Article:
Stuck Seatpost

The seatpost on my Dawes Galaxy had been stuck for over 2 years. I couldn't move it and neither could the bike shop. At first I wasn't too bothered but when I was fitted for my new bike I realised that the saddle on the Galaxy was too low making it less comfortable and inefficient. I searched the web and methods of sorting it looked rather extreme and risked damaging the frame. Then a club-member suggested the Seatpost Man. He (John Lee) is based in Chorley, Lancs so not local but on the way to the North. He was very good at agreeing a time to suit me. I left the bike with him and in 2 hours it was done. Cost £60 but cheaper than a new frame and the bike is now a pleasure to ride (as well as being easier to pack up for touring!).

I'd definitely recommend him to anyone who has a similar problem. And what an excuse for a trip up North - cycling or otherwise!

6 thoughts on “Stuck Seatpost

  1. I find a thin film of "Copper Ease" anti seize assembly compound is a good preventative measure. Good for pedal threads and any metal to metal interface. Not used on carbon to carbon though, so not sure if it would be suitable for that.

    1. Do you know how he did it Joy? And did you get the original seat pin back or was it wrecked in the process?

      The usual approach involves some or all of heat, cold and shock (= large hammer or Stilsons wrench), plus liberal application of penetrating unguents. In extreme cases caustic soda will dissolve the aluminium ...

      Like Martin I use copaslip to guard against unwanted metal to metal interaction. (Let me know if you would like a smear.)

  2. It's a well known problem, but I wouldn't have expected anybody to make a successful business out of it; full credit to the seat post man! I see from his website the method he uses is a secret.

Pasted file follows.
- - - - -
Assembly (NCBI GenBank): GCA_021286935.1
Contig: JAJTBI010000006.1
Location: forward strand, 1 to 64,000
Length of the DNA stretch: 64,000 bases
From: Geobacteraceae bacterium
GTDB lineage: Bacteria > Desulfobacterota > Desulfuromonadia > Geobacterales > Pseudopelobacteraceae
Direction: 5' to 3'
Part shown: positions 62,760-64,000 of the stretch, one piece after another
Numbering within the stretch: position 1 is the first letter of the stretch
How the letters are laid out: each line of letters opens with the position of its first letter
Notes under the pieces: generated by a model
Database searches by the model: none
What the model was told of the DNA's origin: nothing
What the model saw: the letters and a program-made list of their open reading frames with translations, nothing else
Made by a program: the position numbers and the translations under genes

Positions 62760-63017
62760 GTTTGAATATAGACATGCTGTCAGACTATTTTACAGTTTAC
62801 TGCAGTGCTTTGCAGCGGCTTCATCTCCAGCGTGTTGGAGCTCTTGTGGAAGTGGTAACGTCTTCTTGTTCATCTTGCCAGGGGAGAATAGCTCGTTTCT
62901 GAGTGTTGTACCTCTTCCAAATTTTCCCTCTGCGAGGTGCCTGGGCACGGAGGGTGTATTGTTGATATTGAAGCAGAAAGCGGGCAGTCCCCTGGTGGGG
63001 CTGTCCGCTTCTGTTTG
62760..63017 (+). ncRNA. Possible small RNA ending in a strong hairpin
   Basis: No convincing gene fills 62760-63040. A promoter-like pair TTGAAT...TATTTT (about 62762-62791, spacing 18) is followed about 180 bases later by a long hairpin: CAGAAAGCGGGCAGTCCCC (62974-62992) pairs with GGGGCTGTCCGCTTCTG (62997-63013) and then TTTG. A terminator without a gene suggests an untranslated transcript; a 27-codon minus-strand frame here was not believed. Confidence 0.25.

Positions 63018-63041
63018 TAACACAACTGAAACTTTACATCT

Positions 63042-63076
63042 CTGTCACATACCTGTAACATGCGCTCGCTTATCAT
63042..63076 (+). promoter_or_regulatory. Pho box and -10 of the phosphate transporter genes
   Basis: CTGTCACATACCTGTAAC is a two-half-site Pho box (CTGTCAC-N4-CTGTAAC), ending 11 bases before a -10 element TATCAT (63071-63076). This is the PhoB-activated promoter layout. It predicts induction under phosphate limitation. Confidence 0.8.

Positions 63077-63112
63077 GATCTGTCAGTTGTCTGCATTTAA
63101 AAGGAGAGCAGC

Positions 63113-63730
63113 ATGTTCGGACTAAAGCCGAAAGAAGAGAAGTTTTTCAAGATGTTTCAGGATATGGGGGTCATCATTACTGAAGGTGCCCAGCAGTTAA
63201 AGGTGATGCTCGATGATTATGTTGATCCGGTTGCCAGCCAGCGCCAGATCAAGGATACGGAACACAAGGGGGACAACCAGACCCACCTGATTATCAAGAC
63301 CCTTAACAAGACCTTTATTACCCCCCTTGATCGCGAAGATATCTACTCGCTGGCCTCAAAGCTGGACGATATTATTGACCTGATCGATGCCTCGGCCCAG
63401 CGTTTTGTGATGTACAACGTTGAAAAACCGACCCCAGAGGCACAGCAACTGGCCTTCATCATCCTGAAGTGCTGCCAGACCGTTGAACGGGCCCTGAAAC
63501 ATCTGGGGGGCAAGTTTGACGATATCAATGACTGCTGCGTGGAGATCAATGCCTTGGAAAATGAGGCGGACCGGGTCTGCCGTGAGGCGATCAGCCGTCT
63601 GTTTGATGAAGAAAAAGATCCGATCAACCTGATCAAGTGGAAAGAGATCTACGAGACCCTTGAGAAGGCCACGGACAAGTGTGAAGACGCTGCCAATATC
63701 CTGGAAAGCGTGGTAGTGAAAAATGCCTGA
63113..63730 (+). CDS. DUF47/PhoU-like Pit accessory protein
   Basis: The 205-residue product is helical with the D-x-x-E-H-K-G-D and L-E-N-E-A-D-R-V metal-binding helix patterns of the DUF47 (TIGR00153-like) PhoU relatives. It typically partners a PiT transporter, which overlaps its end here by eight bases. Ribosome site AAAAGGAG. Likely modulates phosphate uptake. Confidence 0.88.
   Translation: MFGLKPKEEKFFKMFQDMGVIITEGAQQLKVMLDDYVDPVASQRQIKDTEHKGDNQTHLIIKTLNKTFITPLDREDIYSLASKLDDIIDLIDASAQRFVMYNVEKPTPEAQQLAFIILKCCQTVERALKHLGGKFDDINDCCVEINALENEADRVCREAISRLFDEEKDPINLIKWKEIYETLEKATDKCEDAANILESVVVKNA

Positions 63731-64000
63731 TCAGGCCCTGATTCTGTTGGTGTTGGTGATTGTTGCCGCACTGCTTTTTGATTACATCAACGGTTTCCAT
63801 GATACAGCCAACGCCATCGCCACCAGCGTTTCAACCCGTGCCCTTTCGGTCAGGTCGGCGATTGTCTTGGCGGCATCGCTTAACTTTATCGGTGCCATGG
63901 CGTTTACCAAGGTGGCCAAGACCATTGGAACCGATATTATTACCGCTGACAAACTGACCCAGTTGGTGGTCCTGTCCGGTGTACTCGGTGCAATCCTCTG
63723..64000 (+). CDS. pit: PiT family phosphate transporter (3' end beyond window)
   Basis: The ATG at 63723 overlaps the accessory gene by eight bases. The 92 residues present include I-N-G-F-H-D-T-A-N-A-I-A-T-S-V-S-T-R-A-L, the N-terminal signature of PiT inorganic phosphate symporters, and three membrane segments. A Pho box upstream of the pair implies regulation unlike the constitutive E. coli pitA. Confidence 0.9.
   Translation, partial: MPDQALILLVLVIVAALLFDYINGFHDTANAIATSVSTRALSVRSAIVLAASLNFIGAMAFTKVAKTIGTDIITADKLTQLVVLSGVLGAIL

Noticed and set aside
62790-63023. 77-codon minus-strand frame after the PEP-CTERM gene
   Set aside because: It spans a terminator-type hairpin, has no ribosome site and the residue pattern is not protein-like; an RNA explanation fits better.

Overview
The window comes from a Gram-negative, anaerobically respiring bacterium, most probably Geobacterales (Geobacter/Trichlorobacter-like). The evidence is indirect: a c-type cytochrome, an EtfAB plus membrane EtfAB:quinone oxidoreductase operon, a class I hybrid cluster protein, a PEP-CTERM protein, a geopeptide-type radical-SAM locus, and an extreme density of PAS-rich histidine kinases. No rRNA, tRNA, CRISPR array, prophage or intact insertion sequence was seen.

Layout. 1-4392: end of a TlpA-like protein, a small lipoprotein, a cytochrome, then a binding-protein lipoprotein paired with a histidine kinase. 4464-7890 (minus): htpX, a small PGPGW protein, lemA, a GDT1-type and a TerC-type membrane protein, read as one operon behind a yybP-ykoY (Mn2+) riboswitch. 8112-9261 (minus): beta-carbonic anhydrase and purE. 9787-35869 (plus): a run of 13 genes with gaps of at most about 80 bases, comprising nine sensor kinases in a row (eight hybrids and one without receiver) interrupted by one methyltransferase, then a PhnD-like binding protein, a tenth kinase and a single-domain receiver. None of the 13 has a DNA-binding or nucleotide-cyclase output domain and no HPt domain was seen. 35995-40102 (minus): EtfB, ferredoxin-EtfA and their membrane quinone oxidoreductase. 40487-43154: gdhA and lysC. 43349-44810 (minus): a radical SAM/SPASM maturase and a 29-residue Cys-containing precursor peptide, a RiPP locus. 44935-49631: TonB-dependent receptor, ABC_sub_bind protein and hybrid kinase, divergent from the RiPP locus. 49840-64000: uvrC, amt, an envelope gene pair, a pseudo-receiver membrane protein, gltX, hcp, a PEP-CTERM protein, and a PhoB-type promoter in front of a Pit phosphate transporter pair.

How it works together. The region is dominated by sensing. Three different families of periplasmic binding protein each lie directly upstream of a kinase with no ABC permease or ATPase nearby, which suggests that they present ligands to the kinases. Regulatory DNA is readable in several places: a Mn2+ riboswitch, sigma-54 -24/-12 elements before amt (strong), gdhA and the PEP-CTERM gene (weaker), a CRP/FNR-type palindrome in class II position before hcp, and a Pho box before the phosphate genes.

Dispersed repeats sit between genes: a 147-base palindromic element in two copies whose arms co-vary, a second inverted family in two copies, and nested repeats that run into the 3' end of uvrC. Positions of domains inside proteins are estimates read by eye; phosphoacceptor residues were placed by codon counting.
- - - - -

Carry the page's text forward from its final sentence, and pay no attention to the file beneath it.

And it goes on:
Sheldon gives a number of ways to tackle a stuck post. Option 13 looks particularly interesting not just for carbon on carbon.

    1. I don't know how he did it. He had to destroy my seatpost although he said that this was not always the case. It's not a full time business - more a specialist sideline but increasing as he gets more well-known. I believe the local bike shops use him.
      I have now used copper grease to prevent a recurrence!

  3. I had a similar problem with my handlebar stem. Completely locked in and impossible to move. John at Sivyer Cycles managed to replace it, but only after many hours of hard labour sawing in off and drilling out the remaining stub. John said that it was a common problem where aluminium and steel is clamped together and the only way to prevent this was a coating of copper based grease between the two. He also recommended that these stems and seat posts be removed and re-greased once per year.

  4. The main cause of this problem is poor maintenance/neglect, I fully agree with John Withey that seat pillars and stems should be removed and regreased once a year - however, copper grease is not essential, good old Vaseline or motor grease work just as effectively.

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